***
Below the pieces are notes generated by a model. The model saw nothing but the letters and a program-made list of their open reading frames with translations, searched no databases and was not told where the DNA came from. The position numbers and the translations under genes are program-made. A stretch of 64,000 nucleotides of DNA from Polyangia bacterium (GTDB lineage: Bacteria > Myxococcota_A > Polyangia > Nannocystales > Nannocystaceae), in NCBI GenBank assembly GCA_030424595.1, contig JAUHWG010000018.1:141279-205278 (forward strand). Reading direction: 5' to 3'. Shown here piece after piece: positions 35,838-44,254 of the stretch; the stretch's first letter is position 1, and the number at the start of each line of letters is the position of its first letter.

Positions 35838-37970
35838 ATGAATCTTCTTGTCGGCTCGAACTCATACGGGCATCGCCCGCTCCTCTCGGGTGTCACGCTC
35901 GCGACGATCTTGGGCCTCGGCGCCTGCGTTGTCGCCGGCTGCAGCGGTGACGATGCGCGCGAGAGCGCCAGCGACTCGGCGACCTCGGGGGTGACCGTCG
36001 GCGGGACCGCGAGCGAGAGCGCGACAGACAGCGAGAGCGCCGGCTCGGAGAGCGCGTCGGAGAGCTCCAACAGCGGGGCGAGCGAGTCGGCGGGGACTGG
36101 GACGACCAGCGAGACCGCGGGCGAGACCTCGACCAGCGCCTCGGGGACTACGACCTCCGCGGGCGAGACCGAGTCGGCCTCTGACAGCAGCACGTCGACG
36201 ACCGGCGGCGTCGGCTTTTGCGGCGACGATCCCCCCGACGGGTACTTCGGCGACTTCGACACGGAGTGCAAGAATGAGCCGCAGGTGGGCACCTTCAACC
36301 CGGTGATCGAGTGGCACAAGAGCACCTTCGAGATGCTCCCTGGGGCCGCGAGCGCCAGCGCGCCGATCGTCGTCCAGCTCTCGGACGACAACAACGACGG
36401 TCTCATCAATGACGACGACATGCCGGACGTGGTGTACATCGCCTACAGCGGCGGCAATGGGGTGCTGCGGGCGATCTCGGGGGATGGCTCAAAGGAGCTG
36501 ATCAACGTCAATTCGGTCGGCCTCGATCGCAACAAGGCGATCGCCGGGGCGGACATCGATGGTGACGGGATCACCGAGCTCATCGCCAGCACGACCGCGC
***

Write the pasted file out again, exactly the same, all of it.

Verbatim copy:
Below the pieces are notes generated by a model. The model saw nothing but the letters and a program-made list of their open reading frames with translations, searched no databases and was not told where the DNA came from. The position numbers and the translations under genes are program-made. A stretch of 64,000 nucleotides of DNA from Polyangia bacterium (GTDB lineage: Bacteria > Myxococcota_A > Polyangia > Nannocystales > Nannocystaceae), in NCBI GenBank assembly GCA_030424595.1, contig JAUHWG010000018.1:141279-205278 (forward strand). Reading direction: 5' to 3'. Shown here piece after piece: positions 35,838-44,254 of the stretch; the stretch's first letter is position 1, and the number at the start of each line of letters is the position of its first letter.

Positions 35838-37970
35838 ATGAATCTTCTTGTCGGCTCGAACTCATACGGGCATCGCCCGCTCCTCTCGGGTGTCACGCTC
35901 GCGACGATCTTGGGCCTCGGCGCCTGCGTTGTCGCCGGCTGCAGCGGTGACGATGCGCGCGAGAGCGCCAGCGACTCGGCGACCTCGGGGGTGACCGTCG
36001 GCGGGACCGCGAGCGAGAGCGCGACAGACAGCGAGAGCGCCGGCTCGGAGAGCGCGTCGGAGAGCTCCAACAGCGGGGCGAGCGAGTCGGCGGGGACTGG
36101 GACGACCAGCGAGACCGCGGGCGAGACCTCGACCAGCGCCTCGGGGACTACGACCTCCGCGGGCGAGACCGAGTCGGCCTCTGACAGCAGCACGTCGACG
36201 ACCGGCGGCGTCGGCTTTTGCGGCGACGATCCCCCCGACGGGTACTTCGGCGACTTCGACACGGAGTGCAAGAATGAGCCGCAGGTGGGCACCTTCAACC
36301 CGGTGATCGAGTGGCACAAGAGCACCTTCGAGATGCTCCCTGGGGCCGCGAGCGCCAGCGCGCCGATCGTCGTCCAGCTCTCGGACGACAACAACGACGG
36401 TCTCATCAATGACGACGACATGCCGGACGTGGTGTACATCGCCTACAGCGGCGGCAATGGGGTGCTGCGGGCGATCTCGGGGGATGGCTCAAAGGAGCTG
36501 ATCAACGTCAATTCGGTCGGCCTCGATCGCAACAAGGCGATCGCCGGGGCGGACATCGATGGTGACGGGATCACCGAGCTCATCGCCAGCACGACCGCGC